HIPAA Right of Access and the 30-Day Rule

HIPAA Right of Access and 30 Day Rule

The HIPAA Privacy Rule generally provides individuals with a right, upon request, to see and receive copies of the information in their medical and other health records that is maintained by covered entities (i.e., their health care providers and health plans). This right is known as the HIPAA right of access. The HIPAA right of access rules specify how long a covered entity has to reply to an individual seeking the information.

To What Information is an Individual Entitled Under the HIPAA Right of Access?

The Privacy Rule right of access generally requires covered entities to provide individuals, upon request, with access to the protected health information (PHI) about them. The PHI is contained in one or more “designated record sets” maintained by or for the covered entity. 

A “designated record set,” under the HIPAA right of access rule, is defined as a group of records maintained by or for a covered entity that comprises:

  • Medical records and billing records about individuals maintained by or for a covered health care provider; 
  • Enrollment, payment, claims adjudication, and case or medical management record systems maintained by or for a health plan; or
  • Other records that are used, in whole or in part, by or for the covered entity to make decisions about individuals. 

What is a Record?

The definition of the word “record” in “designated record set” is fairly broad. A “record” includes any item, collection, or grouping of information that includes PHI and is maintained, collected, used, or disseminated by or for a covered entity. Records include (but are not limited to):

  • Medical records 
  • Billing and payment records 
  • Insurance information
  • Clinical laboratory test results
  • Medical images (such as X-rays)
  • Wellness and disease management program files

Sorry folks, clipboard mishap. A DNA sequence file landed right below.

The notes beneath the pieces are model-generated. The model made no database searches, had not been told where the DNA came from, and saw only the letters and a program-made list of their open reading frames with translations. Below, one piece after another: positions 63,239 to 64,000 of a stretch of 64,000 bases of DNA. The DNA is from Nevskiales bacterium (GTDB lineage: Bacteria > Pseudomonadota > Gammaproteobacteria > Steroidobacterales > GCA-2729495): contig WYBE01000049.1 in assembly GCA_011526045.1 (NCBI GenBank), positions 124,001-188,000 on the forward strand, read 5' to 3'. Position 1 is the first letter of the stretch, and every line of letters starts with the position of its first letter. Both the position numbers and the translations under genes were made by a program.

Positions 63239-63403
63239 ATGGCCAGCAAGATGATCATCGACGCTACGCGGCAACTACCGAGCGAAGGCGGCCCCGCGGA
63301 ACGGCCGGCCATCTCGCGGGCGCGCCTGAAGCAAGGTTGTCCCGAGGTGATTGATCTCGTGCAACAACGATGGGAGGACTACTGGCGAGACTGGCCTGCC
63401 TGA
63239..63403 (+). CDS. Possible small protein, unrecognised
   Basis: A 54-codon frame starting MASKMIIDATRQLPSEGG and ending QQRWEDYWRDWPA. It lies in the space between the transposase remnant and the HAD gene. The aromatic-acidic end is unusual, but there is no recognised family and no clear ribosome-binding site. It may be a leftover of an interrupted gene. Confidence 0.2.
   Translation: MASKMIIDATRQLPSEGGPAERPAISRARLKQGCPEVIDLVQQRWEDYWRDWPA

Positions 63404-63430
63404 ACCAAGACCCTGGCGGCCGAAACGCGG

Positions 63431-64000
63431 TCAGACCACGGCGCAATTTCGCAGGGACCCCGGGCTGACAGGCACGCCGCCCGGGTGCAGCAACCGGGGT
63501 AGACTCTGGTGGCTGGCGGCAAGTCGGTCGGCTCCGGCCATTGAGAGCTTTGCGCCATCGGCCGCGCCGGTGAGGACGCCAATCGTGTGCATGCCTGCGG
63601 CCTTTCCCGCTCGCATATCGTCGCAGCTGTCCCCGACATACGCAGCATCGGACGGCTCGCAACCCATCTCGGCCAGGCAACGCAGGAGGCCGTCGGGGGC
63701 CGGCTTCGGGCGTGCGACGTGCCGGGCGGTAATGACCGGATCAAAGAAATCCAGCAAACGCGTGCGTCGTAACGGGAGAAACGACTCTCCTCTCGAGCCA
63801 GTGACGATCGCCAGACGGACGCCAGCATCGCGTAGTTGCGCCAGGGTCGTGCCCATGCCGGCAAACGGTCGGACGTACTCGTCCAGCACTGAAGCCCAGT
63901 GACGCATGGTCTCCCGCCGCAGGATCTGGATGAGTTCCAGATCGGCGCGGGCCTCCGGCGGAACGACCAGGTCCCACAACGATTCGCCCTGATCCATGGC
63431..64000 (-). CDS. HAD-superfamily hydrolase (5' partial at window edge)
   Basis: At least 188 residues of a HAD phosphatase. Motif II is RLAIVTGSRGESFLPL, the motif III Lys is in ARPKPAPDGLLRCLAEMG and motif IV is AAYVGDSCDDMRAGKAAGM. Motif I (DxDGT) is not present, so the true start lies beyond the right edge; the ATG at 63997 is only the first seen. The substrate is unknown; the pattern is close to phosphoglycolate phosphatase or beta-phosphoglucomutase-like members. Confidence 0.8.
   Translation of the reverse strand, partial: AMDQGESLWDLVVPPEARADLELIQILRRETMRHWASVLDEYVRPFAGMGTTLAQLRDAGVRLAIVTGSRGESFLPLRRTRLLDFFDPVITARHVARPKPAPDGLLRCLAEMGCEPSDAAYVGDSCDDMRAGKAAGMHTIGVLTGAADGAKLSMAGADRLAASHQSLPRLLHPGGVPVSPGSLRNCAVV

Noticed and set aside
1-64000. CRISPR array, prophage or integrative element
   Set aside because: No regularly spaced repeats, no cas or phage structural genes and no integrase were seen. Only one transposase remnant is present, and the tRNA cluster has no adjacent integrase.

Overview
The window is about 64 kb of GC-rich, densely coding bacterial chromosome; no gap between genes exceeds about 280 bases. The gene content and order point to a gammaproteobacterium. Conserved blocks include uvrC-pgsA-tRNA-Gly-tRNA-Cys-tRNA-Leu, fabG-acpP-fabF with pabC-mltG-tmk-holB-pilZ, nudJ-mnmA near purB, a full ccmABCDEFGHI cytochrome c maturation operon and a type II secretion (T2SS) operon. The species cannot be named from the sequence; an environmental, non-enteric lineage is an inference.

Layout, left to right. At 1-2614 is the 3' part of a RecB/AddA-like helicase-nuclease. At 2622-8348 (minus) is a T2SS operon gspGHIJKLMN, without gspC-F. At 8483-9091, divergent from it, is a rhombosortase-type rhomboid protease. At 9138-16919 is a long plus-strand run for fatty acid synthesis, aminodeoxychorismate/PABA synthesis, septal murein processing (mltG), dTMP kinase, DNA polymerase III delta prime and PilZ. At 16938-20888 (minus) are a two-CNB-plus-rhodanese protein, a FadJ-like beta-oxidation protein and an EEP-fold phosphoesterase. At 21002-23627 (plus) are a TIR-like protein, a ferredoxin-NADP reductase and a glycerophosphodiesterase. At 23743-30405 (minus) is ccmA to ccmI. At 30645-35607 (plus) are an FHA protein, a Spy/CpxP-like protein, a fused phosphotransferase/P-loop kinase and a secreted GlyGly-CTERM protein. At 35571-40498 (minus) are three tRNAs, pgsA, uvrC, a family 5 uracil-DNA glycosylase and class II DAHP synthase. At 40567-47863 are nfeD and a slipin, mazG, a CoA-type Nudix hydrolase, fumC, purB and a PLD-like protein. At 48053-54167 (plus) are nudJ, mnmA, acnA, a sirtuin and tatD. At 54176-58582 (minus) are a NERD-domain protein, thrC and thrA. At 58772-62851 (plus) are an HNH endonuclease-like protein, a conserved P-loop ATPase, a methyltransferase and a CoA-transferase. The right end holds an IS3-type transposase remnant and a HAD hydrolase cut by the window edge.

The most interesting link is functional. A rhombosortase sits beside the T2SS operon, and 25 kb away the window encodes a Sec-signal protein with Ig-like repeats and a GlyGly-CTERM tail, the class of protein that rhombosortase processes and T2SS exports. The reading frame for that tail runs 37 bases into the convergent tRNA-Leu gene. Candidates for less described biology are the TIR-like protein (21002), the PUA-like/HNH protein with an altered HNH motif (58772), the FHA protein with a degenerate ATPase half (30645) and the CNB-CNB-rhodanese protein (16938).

• Clinical case notes

How Long Do Covered Entities Have to Respond to a Request for Access?

Under the HIPAA right of access rules, covered entities must respond to requests for access in a timely manner. Generally, covered entities must notify individuals of the covered entity’s decision on access, within 30 days of the covered entity’s receipt of the request.

While the HIPAA right of access rule establishes the 30 days as an outside limit, it does not preclude covered entities from responding sooner.

For example, a covered entity may have the capacity, through the use of electronic systems, to provide automated access to an individual’s PHI or respond to requests with immediate access, 24 hours a day. Not all electronic systems, however, allow for the provision of immediate access. A covered entity’s time frame normally depends, at least in part, on its system capacity.

As a practical matter, individuals might expect, when making a request of a technologically sophisticated covered entity, that their requests could be responded to instantaneously or well before the current required time-frame. This might be the case, for example, when access is provided through a direct view or portal into a health care provider’s EHR. 

Modernize Your Compliance

Say goodbye to spreadsheets and hello to automated software!

Global CTAs Image